There’s just something about January that’s just hard. For most, it may simply be going back to work after the holidays that is difficult. I mean, after all of the shopping, cooking, eating, cleaning, and family it only seems right that we get a bit of down time to decompress. The new year symbolizes time passing, starting anew and, for some, that’s just hard.
A few days ago, I received an email from one of my widow friends. Written just after an exceptionally challenging weekend, she described her day. It was a rant like no other — painting a picture of hopelessness from the valley despair which, she says, occurs EVERY weekend. I felt for her but was unable to find the words of encouragement that I’m sure she needed. Instead, I acknowledged that I could not relate to the stressors that she had and then listed a few of my own so as to somehow reassure her that life was not perfect for me either. I left off the fact that these days I am full with much love and happiness which helps to balance out all of the other.
Days later, one of my other widow friends chimed in and offered the reassurance I had not been able to give. Her struggles were similar, though not as overwhelming, and she listed off ways that she’d found helpful in dealing with going it alone in the after life (or death).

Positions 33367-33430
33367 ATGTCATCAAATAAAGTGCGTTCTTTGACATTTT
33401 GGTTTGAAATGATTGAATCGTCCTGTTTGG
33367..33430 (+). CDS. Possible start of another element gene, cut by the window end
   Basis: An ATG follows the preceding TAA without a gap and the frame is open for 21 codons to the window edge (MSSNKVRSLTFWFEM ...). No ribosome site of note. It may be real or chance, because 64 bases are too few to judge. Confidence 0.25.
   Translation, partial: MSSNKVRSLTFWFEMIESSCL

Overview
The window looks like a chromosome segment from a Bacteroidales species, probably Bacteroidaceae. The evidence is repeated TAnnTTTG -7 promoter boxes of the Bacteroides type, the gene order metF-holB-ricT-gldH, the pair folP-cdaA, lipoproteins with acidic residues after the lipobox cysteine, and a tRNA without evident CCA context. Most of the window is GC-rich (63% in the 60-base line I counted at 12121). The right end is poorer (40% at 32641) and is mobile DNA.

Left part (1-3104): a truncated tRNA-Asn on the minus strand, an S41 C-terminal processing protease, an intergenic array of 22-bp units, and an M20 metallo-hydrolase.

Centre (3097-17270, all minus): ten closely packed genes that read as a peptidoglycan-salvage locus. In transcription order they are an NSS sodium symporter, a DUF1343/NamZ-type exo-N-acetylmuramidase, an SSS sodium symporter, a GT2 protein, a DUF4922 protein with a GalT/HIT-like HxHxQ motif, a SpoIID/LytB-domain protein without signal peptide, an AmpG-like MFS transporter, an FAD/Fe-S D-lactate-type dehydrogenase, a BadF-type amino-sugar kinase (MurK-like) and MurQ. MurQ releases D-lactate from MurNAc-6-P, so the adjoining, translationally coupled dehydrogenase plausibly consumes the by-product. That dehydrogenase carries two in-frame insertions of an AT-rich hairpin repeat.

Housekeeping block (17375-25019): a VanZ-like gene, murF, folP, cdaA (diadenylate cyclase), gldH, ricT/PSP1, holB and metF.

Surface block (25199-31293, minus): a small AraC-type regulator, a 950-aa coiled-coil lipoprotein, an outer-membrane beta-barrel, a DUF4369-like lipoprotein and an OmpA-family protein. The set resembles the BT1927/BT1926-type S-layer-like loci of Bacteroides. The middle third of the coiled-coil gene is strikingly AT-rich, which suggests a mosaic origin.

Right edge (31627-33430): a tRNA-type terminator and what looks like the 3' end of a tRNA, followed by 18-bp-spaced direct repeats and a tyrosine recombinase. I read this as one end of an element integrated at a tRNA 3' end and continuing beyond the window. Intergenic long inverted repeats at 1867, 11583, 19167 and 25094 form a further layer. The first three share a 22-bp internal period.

Between the lines was the awareness that each new year reaffirms: the loss of husbands, fathers, financial security, dreams for the future, and so much more. It slaps you with the message that it’s not just a bad dream; it’s real — so deal with it!
Each year for me, the struggle that screams out loudest has been a little different. This year, it is the realization that, most likely, I will not be able to keep my home. Somewhere, buried deep beneath all of the fear and frustration, I’ve managed to find the courage to redefine old dreams and create new ones, attempt some semblance of monetary balance, and let myself love and be loved again. Until now, I never appreciated how huge that is. And still, I want to do better… so that I may find myself yodeling from the hilltops of optimism instead of wallowing in the valleys of despair.